Frodo : What are we holding on to, Sam?

Sam : That there’s some good in this world, Mr. Frodo. And it’s worth fighting for.

~The Two Towers

In the midst of my suffering, I have had dark days where every moment was spent either releasing or choking back sobs. However, I have to believe that this darkness is only a passing shadow. My current suffering will pass–I have to believe it will pass. I’m holding on to Sam’s words, that there is good in the world, that the sun will shine out the clearer. I will believe them because these are the things I need to believe in. Believing in them is winning half of the battle, isn’t it?

I’ve discovered it’s all about choices. It may not be the choice between good and evil, but it is about choosing to keep fighting rather than giving up, choosing to love rather than hate, choosing to hope rather than despair.

Near the end of his journey, Frodo could not carry the ring to Mount Doom to destroy it. The burden had taken its toll on him and his strength waned. But thankfully, Sam was there:

Sam: Then let us be rid of it once and for all! Come on, Mr. Frodo. I can’t carry it for you, but I can carry you!

~The Return of the King

We all need a Samwise Gamgee in our lives. Thankfully, I have had many people who were my “Sam” through this journey; people who carried me and are still carrying me to the pit of doom so I can release my burdens.

The final element to this healing path is that I have to accept that things will never be the same again, and I have to be okay with that.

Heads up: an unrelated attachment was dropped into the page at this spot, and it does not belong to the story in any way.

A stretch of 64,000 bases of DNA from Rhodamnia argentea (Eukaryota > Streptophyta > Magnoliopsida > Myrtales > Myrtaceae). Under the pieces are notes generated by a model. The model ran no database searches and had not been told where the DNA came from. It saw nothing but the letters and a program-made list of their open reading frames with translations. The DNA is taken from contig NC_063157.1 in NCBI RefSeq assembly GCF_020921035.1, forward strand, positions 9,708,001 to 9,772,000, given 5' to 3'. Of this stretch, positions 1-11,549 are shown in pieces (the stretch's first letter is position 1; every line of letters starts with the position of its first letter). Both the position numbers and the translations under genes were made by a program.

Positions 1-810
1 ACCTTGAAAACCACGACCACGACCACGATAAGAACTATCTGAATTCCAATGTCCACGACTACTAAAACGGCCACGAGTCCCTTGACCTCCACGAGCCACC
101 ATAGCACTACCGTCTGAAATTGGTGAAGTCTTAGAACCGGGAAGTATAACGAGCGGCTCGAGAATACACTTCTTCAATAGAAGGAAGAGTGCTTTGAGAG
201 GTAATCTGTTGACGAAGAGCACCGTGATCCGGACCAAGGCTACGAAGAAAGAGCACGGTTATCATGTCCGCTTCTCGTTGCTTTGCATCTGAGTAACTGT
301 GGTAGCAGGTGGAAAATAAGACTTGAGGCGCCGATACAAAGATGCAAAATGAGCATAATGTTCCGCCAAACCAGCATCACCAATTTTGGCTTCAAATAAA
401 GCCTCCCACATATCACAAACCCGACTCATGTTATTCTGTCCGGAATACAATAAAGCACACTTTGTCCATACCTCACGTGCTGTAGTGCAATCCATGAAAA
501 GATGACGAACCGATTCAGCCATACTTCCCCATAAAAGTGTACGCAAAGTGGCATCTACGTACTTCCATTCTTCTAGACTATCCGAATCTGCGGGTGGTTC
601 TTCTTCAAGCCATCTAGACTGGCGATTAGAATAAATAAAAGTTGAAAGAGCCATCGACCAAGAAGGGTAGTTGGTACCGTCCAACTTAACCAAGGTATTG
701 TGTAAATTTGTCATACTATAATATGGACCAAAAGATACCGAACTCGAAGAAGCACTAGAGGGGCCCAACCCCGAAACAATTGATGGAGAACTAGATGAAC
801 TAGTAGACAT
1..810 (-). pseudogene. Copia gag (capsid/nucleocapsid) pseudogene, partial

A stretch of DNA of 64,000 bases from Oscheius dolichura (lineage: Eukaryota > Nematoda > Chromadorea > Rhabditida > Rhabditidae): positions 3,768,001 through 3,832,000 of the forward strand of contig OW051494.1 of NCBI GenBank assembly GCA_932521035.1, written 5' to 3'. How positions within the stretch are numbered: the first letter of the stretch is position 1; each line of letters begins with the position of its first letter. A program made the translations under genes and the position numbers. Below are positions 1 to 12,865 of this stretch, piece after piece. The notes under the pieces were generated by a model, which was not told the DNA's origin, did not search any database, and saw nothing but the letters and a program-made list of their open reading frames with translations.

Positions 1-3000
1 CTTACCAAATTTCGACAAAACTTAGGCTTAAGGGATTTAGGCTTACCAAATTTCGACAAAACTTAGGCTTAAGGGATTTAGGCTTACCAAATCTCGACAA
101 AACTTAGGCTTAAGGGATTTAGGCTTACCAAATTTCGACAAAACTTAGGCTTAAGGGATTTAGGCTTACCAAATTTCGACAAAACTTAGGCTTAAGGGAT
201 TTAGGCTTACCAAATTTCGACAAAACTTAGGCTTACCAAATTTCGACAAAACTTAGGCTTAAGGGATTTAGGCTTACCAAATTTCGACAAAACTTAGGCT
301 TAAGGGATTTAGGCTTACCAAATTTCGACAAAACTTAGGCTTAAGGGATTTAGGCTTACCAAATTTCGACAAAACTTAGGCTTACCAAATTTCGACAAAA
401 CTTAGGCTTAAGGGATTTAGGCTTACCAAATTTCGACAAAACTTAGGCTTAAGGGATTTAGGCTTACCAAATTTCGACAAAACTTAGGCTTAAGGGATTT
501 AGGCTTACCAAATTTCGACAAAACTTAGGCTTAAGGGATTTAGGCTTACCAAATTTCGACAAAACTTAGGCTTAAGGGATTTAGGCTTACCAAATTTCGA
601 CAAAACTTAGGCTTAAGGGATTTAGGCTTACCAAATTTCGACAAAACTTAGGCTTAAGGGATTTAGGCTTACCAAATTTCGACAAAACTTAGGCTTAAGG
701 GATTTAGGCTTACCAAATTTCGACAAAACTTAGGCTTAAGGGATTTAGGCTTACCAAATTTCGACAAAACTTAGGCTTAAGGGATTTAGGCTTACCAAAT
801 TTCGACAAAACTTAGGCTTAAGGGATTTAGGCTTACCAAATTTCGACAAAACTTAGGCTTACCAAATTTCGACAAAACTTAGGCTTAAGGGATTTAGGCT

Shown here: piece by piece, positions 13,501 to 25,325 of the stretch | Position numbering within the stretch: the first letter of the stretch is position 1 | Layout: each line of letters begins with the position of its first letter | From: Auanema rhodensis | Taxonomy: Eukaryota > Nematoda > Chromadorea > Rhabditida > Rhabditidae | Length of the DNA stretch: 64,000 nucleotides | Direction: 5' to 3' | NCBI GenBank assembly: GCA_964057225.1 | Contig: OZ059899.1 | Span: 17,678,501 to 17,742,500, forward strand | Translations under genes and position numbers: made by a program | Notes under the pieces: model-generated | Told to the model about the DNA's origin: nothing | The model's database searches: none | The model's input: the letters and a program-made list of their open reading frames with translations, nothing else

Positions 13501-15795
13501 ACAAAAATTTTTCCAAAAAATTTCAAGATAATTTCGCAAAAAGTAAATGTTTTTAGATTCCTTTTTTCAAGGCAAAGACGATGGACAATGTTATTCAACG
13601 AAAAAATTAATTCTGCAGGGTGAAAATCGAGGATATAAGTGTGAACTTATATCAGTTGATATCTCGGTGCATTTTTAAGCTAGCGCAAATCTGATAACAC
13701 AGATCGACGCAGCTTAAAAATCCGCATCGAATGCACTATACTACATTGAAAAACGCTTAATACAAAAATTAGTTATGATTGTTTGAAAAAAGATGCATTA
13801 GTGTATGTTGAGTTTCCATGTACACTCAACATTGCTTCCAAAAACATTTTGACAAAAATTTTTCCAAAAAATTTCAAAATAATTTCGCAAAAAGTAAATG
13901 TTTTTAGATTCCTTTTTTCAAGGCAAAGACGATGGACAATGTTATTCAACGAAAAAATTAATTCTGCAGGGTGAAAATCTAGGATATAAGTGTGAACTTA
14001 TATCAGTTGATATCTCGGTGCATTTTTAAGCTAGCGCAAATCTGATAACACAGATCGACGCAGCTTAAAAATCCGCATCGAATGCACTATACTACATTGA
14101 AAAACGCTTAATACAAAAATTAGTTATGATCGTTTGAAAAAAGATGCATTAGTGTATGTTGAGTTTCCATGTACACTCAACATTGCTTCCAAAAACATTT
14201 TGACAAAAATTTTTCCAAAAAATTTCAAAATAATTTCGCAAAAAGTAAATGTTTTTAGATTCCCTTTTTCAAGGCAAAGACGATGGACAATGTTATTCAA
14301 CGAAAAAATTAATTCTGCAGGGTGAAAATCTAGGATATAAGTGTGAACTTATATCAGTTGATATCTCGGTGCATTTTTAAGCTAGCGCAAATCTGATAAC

Frodo: [voiceover] Thirteen months to the day since Gandalf sent us on our long journey, we found ourselves looking upon a familiar sight. We were home. How do you pick up the threads of an old life? How do you go on when in your heart you begin to understand there is no going back? There are some things that time cannot mend, some hurts that go too deep, that have taken hold. . . . My dear Sam, you cannot always be torn in two. You will have to be one and whole for many years. You have so much to enjoy and to be and to do. Your part in the story will go on.

~The Return of the King

If I’m strong enough to fight through this suffering, the reward will be a better life than the one I have but not without great cost. Indeed, there is no going back. I can only move forward. I also have to understand that there are some things that time cannot heal; there are some hurts that go too deep–I just have to accept that. It doesn’t mean that I cannot build a new dream with my family; I just can’t have the old one, and that has to be okay. I cannot be torn in two over this suffering. I have to find a way to become whole again for Ian, Carol Linn, Nicole, and myself.

One way I can become whole again is by finding ways to be a “Sam” for others who need help carrying their burdens.

I hope, in some small way, this post has done that.

You can judge me if you want to

You can judge me if you want to, but before you do, know that I primarily stayed in my marriage because of my son.

Ian has been through so much in his nine years: He battled a cancerous brain tumor at four-years-old with his father right by his side, giving Ian the strength and courage to fight. Ian has battled children (and some adults) calling him names because they just don’t understand why he is different. At school, as his brain slowly heals, Ian struggles to keep up with a curriculum that is moving too fast for him.